Tom Brady, Bill Belichick cement legacy of greatness
By PAT RALPH
College Contributor Network
Do you remember where you were or what you were doing on September 23, 2001? I know that I was in the second grade, but I do not remember specifically what I was doing that day. Maybe you were out with your family, spending time with friends, or just working.
For football fans, specifically those of the New England Patriots, it was a day the football world changed forever. On that day, a young second-year quarterback by the name of Tom Brady out of the University of Michigan was called into action off the bench after starting quarterback Drew Bledsoe was injured in a game against the New York Jets. As we all know, the rest is history.
The result of that day over 13 years ago continued this past Sunday night, when the now 37-year-old-veteran Brady won his fourth Super Bowl title and third Super Bowl MVP with the Patriots in an incredible 28-24 win over the Seattle Seahawks in Super Bowl XLIX in Arizona. Just like the Patriots' previous five appearances on the biggest stage in American professional sports, the game was full of drama and went down to the very final play.
Each of Brady and head coach Bill Belichick's Super Bowl wins have shown something incredible about the Patriots. The first title in 2001 was at first considered by many to be an upset taking down the heavily favored St. Louis Rams in Super Bowl XXXVI, but who knew it would spark a dynasty and a Hall of Fame career. The second championship in 2003 over the Carolina Panthers in Super Bowl XXXVIII showed that the first one was not a fluke, and that this team was for real. The third title in the following season accomplished what only a handful teams have ever done: repeat as champions.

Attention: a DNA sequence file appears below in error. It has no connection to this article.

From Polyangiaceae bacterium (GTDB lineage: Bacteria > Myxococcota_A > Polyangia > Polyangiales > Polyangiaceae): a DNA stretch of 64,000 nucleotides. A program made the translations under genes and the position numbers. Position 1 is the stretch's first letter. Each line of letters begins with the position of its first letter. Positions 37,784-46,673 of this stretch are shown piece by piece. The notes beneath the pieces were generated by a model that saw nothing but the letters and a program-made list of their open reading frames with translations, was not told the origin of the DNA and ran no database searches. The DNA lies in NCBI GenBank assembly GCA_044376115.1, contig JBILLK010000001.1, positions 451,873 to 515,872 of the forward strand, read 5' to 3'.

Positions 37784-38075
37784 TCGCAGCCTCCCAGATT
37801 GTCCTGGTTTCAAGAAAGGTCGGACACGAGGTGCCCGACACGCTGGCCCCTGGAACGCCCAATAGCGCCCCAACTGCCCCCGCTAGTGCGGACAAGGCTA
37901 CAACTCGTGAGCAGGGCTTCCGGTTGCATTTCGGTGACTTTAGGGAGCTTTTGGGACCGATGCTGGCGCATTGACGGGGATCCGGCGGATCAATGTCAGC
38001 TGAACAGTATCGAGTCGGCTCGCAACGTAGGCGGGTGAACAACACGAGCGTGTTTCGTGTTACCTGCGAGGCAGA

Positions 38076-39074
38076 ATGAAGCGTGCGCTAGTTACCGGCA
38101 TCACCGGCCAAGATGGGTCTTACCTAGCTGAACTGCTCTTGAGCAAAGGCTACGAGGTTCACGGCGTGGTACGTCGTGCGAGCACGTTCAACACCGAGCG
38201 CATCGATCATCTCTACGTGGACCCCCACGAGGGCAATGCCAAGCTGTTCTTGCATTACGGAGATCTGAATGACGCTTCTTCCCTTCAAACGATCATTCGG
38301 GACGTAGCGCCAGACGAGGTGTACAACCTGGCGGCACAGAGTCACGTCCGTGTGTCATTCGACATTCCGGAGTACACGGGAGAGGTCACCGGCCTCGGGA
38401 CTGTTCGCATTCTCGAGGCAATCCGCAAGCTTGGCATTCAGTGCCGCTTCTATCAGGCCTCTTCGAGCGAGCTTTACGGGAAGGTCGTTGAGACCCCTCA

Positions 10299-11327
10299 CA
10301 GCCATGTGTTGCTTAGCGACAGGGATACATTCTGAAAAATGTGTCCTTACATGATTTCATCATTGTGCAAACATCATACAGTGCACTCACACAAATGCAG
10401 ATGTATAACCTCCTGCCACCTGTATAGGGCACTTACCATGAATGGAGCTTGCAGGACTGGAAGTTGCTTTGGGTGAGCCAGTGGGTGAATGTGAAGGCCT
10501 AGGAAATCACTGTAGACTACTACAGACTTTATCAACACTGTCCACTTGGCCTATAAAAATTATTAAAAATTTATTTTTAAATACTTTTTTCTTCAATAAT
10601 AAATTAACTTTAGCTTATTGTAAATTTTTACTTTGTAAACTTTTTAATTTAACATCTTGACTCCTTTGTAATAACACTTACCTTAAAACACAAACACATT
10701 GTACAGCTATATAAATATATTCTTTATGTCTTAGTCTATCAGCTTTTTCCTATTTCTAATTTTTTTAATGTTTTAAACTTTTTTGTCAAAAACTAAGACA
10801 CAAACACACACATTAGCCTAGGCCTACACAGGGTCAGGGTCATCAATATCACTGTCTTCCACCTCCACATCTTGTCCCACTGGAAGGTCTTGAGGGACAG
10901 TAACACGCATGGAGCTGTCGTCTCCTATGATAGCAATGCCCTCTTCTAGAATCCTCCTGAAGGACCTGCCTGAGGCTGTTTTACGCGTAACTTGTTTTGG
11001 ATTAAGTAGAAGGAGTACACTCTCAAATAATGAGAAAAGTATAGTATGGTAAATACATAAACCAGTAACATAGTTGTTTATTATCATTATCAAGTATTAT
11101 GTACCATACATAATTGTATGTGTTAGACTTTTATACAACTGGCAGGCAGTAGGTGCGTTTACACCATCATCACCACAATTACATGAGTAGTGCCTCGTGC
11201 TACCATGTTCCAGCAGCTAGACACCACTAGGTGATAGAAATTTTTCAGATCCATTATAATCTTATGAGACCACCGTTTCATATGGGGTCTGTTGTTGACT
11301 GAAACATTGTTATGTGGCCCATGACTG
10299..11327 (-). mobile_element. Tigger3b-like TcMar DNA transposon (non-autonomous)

What the fourth championship did on Sunday night was show what the Patriots have been all about and their resiliency when times get tough to never quit. Despite having a strong first half and findings ways to expose Seattle's strong defense, the Patriots played arguably their worst football of the night in the final two minutes of the half on Sunday when the Seahawks drove down the field, took all the momentum away, and scored to tie it all up 14-14 heading into intermission.